The Workplace Gender Equality Agency (WGEA)’s annual update on the state of workplace gender equality revealed that the average total remuneration gender pay gap has dropped to 21.7 per cent in 2023.
This equates to a decrease of 1.1 percentage points (from 22.8 per cent in 2022), which is the second largest single year drop since WGEA began collecting employer data in 2014.
Based on the results of WGEA’s largest ever Employer Census, the Gender Equality Scorecard 2022-23 covers 4.82 million Australian employees.
The average annual pay difference between men and women has narrowed by $1,322, however, a gap of $26,393 remains.
According to the Women and the Mine of the Future Global Report, a significant share of employment in the large-scale mining sector is held by men — and overall women are paid less than men in the industry.
In 2023, employers across most industries made strong progress in the following key areas:
- Gender Pay Gap: The average total remuneration gender pay gap decreased by 1.1 per cent.
- Workforce composition: The proportion of employees working in non-highly gender segregated industries reached 50 per cent for the first time.
- Flexible work: 84 per cent of employers have a flexible work policy and for the first time more than 50 per cent also hold leaders to account for improving flexibility.
- Parental leave policies: 63 per cent offer some form of employer-funded paid parental leave. Of those employers, 33 per cent offer it equally to women and men without using labels that define a carer’s role in the family unit as ‘primary’ or ‘secondary’ (up 9pp from 2022) and 86 per cent pay superannuation on that leave (up 3pp).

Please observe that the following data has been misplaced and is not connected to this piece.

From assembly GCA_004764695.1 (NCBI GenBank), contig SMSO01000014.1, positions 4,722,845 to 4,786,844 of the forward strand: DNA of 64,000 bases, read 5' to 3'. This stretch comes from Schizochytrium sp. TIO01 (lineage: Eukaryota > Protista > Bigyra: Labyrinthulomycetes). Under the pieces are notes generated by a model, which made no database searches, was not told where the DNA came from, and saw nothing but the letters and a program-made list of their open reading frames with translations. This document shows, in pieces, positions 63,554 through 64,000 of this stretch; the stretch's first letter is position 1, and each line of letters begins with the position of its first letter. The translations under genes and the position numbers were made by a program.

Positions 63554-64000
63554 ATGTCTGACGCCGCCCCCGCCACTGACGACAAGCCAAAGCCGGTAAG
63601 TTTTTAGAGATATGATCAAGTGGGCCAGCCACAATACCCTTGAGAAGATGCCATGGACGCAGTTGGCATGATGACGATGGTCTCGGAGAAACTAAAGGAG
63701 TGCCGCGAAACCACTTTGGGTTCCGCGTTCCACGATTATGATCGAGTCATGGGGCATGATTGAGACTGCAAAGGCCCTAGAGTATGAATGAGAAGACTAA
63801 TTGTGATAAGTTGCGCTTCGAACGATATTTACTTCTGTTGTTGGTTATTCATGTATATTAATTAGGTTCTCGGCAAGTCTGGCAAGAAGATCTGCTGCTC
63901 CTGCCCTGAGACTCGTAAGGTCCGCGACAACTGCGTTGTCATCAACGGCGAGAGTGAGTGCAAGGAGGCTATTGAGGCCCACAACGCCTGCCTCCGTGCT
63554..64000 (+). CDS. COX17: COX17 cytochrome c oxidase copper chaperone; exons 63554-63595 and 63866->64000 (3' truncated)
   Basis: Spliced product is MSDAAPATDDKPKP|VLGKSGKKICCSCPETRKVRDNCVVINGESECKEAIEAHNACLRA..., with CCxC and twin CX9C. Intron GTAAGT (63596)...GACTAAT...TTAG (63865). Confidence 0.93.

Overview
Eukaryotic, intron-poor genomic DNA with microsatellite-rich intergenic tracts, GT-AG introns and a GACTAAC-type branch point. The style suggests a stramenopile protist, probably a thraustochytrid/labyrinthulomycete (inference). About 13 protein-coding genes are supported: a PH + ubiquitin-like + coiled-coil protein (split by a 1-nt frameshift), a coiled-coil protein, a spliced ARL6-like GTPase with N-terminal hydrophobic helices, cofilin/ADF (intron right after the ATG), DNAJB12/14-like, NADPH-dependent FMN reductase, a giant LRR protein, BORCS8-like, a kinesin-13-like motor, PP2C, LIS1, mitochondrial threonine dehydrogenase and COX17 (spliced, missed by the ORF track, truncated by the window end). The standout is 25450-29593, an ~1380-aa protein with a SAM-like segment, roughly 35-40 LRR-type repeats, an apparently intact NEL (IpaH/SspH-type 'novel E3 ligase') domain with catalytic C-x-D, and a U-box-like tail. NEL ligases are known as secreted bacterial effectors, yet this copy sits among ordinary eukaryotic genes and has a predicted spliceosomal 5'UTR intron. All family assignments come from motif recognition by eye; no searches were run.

More marginal improvements were made on:
- Gender pay gap analysis: 70 per cent employers have a policy or strategy to achieve equal remuneration, but only 55 per cent conducted an analysis to understand what is driving their gender pay gaps.
- Uptake of parental leave: Women still account for the majority of primary carer’s leave taken and men account for the majority of secondary carer’s leave taken. The proportion of men who make up all paid primary carer’s leave taken increased just 0.6pp to 14 per cent.
- Empowering a workplace culture that promotes flexible work: While most employers now have a flexible work policy, only 43 per cent provide managers with specific training on flexible work and the proportion offering team training has dropped to 35 per cent.
Further attention is required for:
- Women’s representation on boards: The proportion of women members on boards stayed the same as the previous year at 34 per cent.
- Flexibility in management: While 57 per cent of women work part-time or casually, just 7 per cent of all manager roles are part-time.
- Industry segregation: Compared to male-dominated industries, female-dominated industries are three times less likely to analyse their payroll for gender pay gaps and take action as a result.
- Consultation: 47 per cent of employers reported they consult employees on gender equality, but only three in 10 employers have a formal policy or strategy to do so. This figure has not changed from 2021-22.
WGEA Chief Executive Officer Mary Wooldridge said: “Increased discussion and debate around gender equality, a tight labour market and impeding legislative reform have helped drive action on workplace gender equality over the last year.”
According to the update, the proportion of female managers now sits at 42 per cent — which is an increase from last years’ 41 per cent.
“As this trend continues, we can expect to see the gender pay gap continue to fall. This is promising as it signals that employers are increasingly prioritising gender equality as a core business measure and taking action to tackle workforce composition at the manager level,” said Wooldridge.
Wooldridge stated that this Scorecard serves as a starting point for employers to assess their performance on the national scale, in a way that is also relative to industry peers, allowing them to identify opportunities for improvement.